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October 2002
Sometimes overlooked, printing blankets can make a big difference in the quality of output produced on-press. Uncover what some printing blanket manufacturers are offering.

Available from DAY International, the dayGraphica 3700 is designed for heatset web printers looking for a blanket that minimizes press mechanical problems. This blanket reportedly keeps presses up and running by resisting smashes, on-press damage and piling. Makereadies are faster due to precise ink transfer and great web release.

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The SX-10 compressible printing blanket, available from DYC Supply, is designed for high-speed printing where a variety of coated and uncoated papers are used. It features a new, high-tensile backing to prevent scratching, a new ply layout to minimize gauge loss and a high-yield compressible layer to help absorb the pounding of high-speed presses. It also features a finished ground surface for better release properties and a new rubber surface that is resistant to inks, solvents and chemical formulas. Its specially designed cerise color also allows for viewing of a definite image on the blanket.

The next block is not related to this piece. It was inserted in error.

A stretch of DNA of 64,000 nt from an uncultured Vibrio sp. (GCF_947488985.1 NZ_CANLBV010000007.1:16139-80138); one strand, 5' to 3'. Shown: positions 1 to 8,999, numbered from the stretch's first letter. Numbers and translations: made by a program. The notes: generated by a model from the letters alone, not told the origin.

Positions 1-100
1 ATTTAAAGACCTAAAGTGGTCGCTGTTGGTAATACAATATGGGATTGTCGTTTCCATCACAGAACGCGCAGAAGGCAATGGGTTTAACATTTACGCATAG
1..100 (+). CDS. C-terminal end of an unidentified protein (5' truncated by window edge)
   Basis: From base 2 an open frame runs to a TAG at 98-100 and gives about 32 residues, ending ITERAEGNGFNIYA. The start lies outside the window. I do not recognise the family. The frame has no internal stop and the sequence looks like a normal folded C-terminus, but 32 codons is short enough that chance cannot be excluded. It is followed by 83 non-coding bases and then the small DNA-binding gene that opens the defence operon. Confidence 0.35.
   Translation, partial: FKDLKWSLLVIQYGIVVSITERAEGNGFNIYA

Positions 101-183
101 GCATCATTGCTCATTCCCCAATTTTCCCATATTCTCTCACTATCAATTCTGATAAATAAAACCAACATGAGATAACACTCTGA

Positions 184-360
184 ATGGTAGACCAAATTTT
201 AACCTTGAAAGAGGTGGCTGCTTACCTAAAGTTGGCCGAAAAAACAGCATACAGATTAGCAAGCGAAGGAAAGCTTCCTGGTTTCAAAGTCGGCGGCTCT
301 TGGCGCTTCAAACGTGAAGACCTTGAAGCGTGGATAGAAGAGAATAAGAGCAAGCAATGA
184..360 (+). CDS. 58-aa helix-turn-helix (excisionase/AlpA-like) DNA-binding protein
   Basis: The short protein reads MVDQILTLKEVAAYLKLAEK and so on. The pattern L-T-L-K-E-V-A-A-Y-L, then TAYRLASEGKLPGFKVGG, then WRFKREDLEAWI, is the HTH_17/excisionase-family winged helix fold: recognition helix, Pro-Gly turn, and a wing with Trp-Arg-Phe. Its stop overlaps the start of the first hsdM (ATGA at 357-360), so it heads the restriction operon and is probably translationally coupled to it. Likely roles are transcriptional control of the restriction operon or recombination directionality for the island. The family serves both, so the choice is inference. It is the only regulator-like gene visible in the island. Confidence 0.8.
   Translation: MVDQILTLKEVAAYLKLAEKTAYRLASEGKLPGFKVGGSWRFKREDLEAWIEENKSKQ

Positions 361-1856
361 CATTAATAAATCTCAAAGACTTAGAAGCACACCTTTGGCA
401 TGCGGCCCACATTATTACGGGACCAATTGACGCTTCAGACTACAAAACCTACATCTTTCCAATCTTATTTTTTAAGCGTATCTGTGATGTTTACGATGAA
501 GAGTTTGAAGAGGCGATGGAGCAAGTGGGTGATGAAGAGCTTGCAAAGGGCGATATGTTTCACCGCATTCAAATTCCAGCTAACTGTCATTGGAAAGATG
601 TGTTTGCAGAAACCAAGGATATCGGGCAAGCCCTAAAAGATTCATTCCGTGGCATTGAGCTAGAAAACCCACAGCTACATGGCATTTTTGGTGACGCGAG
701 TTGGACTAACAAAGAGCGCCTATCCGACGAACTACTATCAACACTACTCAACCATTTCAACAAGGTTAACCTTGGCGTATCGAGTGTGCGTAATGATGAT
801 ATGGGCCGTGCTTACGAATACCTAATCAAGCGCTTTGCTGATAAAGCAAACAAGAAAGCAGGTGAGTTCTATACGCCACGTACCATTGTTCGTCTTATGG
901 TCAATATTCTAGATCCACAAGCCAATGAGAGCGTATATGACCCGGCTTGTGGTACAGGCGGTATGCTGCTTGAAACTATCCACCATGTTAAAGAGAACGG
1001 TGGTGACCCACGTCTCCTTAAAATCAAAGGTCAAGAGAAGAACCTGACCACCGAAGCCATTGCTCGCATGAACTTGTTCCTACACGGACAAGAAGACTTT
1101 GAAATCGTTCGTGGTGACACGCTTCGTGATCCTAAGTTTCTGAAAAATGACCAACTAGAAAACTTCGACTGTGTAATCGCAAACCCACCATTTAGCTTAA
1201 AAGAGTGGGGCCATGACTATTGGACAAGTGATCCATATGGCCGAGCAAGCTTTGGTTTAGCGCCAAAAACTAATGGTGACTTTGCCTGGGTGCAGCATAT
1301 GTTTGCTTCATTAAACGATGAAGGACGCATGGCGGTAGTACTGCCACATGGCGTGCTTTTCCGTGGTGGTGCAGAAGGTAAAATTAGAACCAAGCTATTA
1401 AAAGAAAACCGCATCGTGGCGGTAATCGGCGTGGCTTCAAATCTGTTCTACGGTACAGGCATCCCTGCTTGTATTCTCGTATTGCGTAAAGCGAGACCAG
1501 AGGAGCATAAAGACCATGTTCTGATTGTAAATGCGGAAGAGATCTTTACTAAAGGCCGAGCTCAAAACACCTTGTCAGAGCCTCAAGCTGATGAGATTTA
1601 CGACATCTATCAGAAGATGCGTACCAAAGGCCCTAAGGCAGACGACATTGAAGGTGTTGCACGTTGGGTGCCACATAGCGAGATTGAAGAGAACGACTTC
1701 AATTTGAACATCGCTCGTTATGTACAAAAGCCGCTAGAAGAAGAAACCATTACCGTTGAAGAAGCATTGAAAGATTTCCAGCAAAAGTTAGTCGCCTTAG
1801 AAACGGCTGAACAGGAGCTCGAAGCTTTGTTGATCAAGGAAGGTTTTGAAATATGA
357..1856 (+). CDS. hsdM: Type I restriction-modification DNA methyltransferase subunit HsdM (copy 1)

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MacDermid Printing Solutions has announced the introduction of its RP310 blanket for high-quality commercial printing. The RP310's surface is said to offer significantly reduced piling and optimized ink transfer. The RP310 has consistent print quality for all high-speed web applications. Its uniform gauge and consistency ensures smooth, even printing across the entire print surface.

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The Tourmaline blanket is part of the new generation of printing blankets from Phoenix North America. It's characterized by a new elastic, compressible layer that combines a long blanket life with top print quality. The green, superfine ground surface is said to yield excellent print results in screen, as well as in solid print. Tourmaline is highly resistant to smashes and chemicals, and can easily handle format changes. Ink and paper dust buildup are minimized, reducing washup frequency. Outstanding print results on all kinds of stocks are achieved with Tourmaline. The sheet release, also known as the QR-effect, is reported to be high-quality. The blanket is available in four-ply thickness.